But you matter to me. You are amazing.

I have heard the stories. I have witnessed the mess. I have walked alongside some of you through the darkest moments of humanity. I know why you struggle. I know why you doubt. I know why you question.

I know why you think less of yourself. But remember this: You are amazing.

Your name is Dulcinea.

Being Equipped, Encouraged, and Empowered at the Intersection of Faith and Sexuality

This post was shared on CenterPeace’s blog last week. I am grateful for our family’s opportunity to participate in this event. 

One weekend in October, many people are going to gather and discuss issues surrounding faith and sexuality. CenterPeace is hosting the e3 Conference (equipped, encouraged, and empowered) from October 27-29 at the Highland Oaks Church of Christ in Dallas, TX. Many Christian scholars from across the country will join families to share stories and information and discuss how to hold conversations about faith, same-sex attraction, and gender identity in loving, Christian ways.

I am excited about this conference for many reasons. As a Christian and student of the Bible, I truly am seeking to increase my knowledge in areas of interpretation and application. I have questions that I thought I always knew the answer to, and maybe I did. But I mostly just accepted what was said to me without genuine, honest searching.

As a recovering alcoholic, I have experienced many preconceived ideas about addiction and recovery—many of them negative. Through conversations and spending time with people, I have been able to teach people that the experience of an alcoholic in recovery is not what they thought. This same lesson has applied to me as I have had the opportunity to talk to Christians who are attracted to members the same sex or who do not identify with their gender the same way I do. I have learned that many of my preconceived ideas were wrong—and often negative. I have learned to love and have conversations; with the purpose of that dialogue being to learn and become shaped more in the image of Christ.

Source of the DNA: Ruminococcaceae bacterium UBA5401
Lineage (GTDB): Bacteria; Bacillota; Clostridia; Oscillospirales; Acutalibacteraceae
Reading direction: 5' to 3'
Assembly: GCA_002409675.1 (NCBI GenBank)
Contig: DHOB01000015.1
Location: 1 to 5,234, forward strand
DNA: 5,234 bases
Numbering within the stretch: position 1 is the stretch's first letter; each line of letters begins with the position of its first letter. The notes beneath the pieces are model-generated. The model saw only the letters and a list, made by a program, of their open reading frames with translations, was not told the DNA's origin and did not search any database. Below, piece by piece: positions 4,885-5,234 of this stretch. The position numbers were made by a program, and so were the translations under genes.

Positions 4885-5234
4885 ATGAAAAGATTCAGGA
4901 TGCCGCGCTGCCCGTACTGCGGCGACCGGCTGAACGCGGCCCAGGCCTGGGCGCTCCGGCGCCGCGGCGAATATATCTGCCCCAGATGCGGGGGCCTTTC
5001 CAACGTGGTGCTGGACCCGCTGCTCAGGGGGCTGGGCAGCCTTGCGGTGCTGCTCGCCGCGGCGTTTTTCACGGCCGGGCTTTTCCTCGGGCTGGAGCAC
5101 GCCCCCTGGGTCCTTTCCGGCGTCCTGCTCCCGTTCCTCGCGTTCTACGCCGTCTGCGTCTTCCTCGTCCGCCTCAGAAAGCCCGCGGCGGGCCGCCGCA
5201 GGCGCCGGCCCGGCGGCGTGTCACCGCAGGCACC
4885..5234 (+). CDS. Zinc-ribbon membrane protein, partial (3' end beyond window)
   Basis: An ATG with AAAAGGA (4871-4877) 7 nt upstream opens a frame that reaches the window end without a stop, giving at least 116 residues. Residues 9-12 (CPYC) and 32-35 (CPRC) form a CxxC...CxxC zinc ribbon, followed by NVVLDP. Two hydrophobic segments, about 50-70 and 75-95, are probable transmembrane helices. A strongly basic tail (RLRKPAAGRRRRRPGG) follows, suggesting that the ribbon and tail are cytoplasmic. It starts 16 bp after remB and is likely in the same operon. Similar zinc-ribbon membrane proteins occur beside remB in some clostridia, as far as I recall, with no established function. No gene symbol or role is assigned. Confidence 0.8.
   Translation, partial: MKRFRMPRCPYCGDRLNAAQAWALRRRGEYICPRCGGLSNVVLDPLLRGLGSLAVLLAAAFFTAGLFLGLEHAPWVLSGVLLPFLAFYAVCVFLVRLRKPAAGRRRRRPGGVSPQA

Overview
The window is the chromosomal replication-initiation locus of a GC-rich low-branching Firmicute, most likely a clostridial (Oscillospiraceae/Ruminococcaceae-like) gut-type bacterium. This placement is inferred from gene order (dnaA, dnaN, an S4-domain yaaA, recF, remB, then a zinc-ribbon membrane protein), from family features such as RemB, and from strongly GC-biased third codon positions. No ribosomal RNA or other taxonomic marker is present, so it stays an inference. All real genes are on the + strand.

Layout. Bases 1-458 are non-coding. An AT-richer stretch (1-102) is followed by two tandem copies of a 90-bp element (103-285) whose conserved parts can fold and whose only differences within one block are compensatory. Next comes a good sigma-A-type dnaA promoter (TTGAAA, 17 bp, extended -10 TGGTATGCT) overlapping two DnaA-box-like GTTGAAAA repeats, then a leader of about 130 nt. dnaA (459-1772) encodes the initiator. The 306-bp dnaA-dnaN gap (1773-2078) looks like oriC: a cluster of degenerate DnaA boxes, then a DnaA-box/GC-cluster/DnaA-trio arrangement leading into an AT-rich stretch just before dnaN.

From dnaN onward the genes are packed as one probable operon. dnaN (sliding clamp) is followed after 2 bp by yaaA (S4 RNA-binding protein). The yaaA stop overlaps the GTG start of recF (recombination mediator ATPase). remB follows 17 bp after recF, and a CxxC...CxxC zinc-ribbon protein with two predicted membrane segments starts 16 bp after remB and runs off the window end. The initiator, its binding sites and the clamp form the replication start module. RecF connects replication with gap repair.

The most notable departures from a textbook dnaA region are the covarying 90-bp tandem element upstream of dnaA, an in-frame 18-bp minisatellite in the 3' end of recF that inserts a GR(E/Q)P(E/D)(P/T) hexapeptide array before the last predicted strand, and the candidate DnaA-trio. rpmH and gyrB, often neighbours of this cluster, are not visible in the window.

As a parent, I have wrestled with what it means to have a child acknowledge his own same sex attraction. I have learned the blessing of having people with whom to hold conversations. I have had a lot of questions. I was blessed to have people and resources close by. I know that many parents either do not have or are not aware of the resources available to them.

The e3 Conference can be a great step in the journey for parents, siblings, children, or friends who love someone who experiences same sex attraction or has questions about their gender identity.

If you have questions about the intersection of faith and sexuality, this is the conference you need to attend. Come and find conversation partners. Come and ask questions. Come and learn about resources.

Come and be surrounded by the love and peace of Jesus.

Your Story Matters

I have enjoyed being part of a blogging challenge over the past 30 days. I hope you have enjoyed reading as much as I have enjoyed sharing.

I love the opportunity to share my story. I am grateful that I am in a place now where my past experiences can be a blessing to others. I am truly honored every time someone asks me to share about my journey—where I have been and where I am going.

And I have learned something along the way. I have come across many people whose stories are much more tragic than mine. People have dealt with far more serious issues than I have. And I am grateful when they share those struggles and experiences with me.

I have also come across people who feel as if their story is insignificant. They feel as if they  have not suffered enough. As I come to the end of this blogging challenge, I want to say this:

Your story matters.

Your story is a blessing. You may not know realize how. I might not be able to tell you exactly why. But someone, somewhere needs to hear your story. Whatever you have faced or overcome or endured or maintained, your story is your story. And it is important.

This challenge is ending. My story-telling will continue. I hope you will join me.